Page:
Researchers in the alien contact field generally draw a distinction between those who exhibit components of the alien abduction experience, and those who claim to be in contact with extra­terrestrials. McLeod, Corbisier and Mack (1996) comment: “This population [abductees] should be differentiated from contactees, who report alien contact and who often feel more positive and in control than experiencers. The anomalous experiences of contactees are usually more ego syntonic [acceptable to the needs of the ego] and thus might represent a completely different experience or a different defensive structure on the part of the reporter.”

The Bartholomew (et al) 1991 study of fantasy-proneness found “one or more major characteristics” in 132 out of 152 participants. This study also suffered from the flaws found in others where percipients have scored positively on measures of fantasy-proneness. The analysis was carried out on secondhand biographical information, the sample included abductees and contactees, and there was no control group for comparison.

The results of Stage Two of our study (using both the abductee and control samples) demonstrate there are no differences in emotional intelligence, fantasy-proneness, extraversion, agree­ableness, conscientiousness, emotional stability (neuroticism), and openness to experience between abductees and the non-abductee population. This builds on research which also shows that abductees are not more hypnotisable than controls, nor are they pathological.



References
RE Bartholomew, K Basterfield & GS Howard: “UFO abductees and contactees: Psycho­pathology or fantasy-proneness?”, Professional Psychology: Research and Practice, 22 (3) pp215–222, 1991.
T Bloecher, A Clamar & B Hopkins: “Final Report on the Psychological Testing of UFO ‘Abductees’”, Fund for UFO Research, 1985.
TE Bullard: “Hypnosis and UFO abductions: A troubled relationship”, Journal of UFO Studies 1, pp3–40, 1989.
CC French, J Santomauro, V Hamilton, R Fox & M Thalbourne: “Psychological and para­psychological aspects of the alien contact experience”. Paper presented to the Conference on Developing Perspectives on Anomalous Experience at Liverpool Hope University College, 4 June 2005.
SD Gosling, PJ Rentfrow & WB Swann: “A very brief measure of the Big-Five personality domains”, Journal of Research in Personality 37, 6, 504–528, 2003.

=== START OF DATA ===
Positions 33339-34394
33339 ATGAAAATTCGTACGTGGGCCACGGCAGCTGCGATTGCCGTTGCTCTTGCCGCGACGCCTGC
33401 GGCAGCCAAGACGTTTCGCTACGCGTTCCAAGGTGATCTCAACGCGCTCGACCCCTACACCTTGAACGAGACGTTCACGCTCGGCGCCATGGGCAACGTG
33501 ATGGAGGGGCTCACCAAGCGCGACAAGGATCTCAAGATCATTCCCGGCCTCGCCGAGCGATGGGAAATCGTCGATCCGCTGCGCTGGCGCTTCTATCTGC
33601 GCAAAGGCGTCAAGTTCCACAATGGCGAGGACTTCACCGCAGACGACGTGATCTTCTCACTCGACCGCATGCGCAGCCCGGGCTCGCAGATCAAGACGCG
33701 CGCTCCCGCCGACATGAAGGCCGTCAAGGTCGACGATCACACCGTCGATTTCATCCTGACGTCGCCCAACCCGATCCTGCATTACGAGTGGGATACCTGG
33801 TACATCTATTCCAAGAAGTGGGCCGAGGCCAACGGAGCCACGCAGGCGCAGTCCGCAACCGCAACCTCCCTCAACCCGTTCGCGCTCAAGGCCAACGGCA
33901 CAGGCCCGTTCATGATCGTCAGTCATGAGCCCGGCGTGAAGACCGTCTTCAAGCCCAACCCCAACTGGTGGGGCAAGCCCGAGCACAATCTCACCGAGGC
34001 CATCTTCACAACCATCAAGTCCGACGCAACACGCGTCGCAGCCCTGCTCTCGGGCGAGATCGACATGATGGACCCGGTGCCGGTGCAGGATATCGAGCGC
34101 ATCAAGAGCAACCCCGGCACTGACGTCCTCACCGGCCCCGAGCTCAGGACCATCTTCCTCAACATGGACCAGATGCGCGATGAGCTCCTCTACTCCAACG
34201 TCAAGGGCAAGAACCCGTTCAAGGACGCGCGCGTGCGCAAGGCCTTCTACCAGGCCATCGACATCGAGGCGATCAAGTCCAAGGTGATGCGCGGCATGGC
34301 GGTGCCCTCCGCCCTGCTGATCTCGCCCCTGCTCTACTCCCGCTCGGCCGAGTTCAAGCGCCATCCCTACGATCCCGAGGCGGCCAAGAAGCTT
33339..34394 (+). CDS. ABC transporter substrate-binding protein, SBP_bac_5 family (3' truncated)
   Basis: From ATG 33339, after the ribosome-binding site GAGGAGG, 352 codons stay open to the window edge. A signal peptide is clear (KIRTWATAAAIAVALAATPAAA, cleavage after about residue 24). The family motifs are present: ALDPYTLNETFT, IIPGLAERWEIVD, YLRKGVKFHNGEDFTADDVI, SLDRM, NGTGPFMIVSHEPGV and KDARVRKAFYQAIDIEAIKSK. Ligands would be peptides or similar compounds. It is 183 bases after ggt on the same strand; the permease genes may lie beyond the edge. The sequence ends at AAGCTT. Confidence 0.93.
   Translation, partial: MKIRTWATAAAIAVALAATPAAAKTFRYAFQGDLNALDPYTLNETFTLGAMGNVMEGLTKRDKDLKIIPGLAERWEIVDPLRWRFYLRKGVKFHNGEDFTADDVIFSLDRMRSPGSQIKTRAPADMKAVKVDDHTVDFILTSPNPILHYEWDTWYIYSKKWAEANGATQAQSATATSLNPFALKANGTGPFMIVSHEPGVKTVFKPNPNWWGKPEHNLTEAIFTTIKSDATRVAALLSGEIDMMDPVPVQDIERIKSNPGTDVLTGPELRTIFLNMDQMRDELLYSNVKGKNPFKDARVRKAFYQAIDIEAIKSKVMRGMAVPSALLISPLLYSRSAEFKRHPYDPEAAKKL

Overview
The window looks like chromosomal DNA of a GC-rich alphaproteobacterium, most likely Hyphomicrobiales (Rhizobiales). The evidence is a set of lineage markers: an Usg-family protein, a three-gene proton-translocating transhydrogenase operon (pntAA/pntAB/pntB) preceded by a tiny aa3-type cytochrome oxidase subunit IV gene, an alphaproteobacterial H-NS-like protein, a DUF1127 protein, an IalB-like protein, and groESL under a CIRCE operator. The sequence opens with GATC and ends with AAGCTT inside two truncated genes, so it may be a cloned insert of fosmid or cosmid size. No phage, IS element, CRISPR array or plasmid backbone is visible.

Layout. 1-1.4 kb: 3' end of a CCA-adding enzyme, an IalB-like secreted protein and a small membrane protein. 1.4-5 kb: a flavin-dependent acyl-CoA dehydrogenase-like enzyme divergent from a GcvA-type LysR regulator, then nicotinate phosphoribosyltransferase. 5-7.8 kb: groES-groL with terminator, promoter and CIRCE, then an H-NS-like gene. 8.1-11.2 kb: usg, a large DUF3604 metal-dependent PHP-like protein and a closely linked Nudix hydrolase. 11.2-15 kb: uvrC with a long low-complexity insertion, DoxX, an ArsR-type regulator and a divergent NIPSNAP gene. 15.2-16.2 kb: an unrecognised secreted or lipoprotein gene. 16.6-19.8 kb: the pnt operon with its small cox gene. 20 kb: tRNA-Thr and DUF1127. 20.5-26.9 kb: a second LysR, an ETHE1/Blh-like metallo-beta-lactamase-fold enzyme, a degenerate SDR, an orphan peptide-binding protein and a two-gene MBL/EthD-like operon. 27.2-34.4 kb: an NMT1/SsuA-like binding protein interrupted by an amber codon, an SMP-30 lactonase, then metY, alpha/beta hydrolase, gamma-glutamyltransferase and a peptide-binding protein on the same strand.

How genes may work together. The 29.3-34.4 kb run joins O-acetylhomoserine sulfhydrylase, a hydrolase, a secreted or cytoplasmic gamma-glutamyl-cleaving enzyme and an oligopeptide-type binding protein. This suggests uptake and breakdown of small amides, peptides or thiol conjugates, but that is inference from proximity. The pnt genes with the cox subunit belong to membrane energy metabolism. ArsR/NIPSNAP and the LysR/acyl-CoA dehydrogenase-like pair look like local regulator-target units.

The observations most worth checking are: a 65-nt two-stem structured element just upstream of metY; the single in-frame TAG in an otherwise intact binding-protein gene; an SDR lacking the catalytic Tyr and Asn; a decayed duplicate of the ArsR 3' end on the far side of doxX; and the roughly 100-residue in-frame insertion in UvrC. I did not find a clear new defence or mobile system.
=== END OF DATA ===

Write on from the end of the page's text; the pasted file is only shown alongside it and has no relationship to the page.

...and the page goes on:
P Hough & M Kalman: The Truth About Alien Abductions, Blandford, 1997.
P Hough & P Rogers: “Individuals who report being abducted by aliens: Investigating the differences in fantasy-proneness, emotional intelligence and the big five personality factors”, Imagination, Cognition & Personality 27.2, 139–161, 2007.
JE Mack: Abduction: Human Encounters with Aliens, Simon & Schuster, 1994.
C McLeod, B Corbisier & JE Mack: “A More Parsimonious Explanation for UFO Abduction”, Psychological Inquiry, 7 (2), 1996.
H Merckelbach, R Horselenberg & P Muris: “The Creative Experiences Questionnaire (CEQ): a brief self-report measure of fantasy-proneness”, Personality and Individual Differences, 31, 987–995, 2000.
J Nickell: “A Study of Fantasy-Proneness in the Thirteen Cases of Alleged Encounters in John Mack’s Abduction”, Skeptical Inquirer, May/June 1996.
JO Parnell: “Measured Personality Characteristics of Persons Claiming UFO Experiences”, Psychotherapy in Private Practice 6 (3) 159–165, 1988.
JO Parnell & RL Sprinkle: “Personality Characteristics of Persons who Claim UFO Experiences”, Journal of UFO Studies 2, 1990.
M Rodeghier, J Goodpaster & S Blatterbauer: “Psychosocial Characteristics of Abductees”, Journal of UFO Studies 3, 59–90, 1991.
NS Schutte, JM Malouff & LE Hall, et al: “Development and validation of a measure of emotional intelligence”, Personality and Individual Differences 25, 167–177, 1998.
NP Spanos, PA Cross, K Dickson & SC Dubreuil: “Close encounters: An examination of UFO experiences”, Journal of Abnormal Psychology, 102 (4) 624–632, 1993.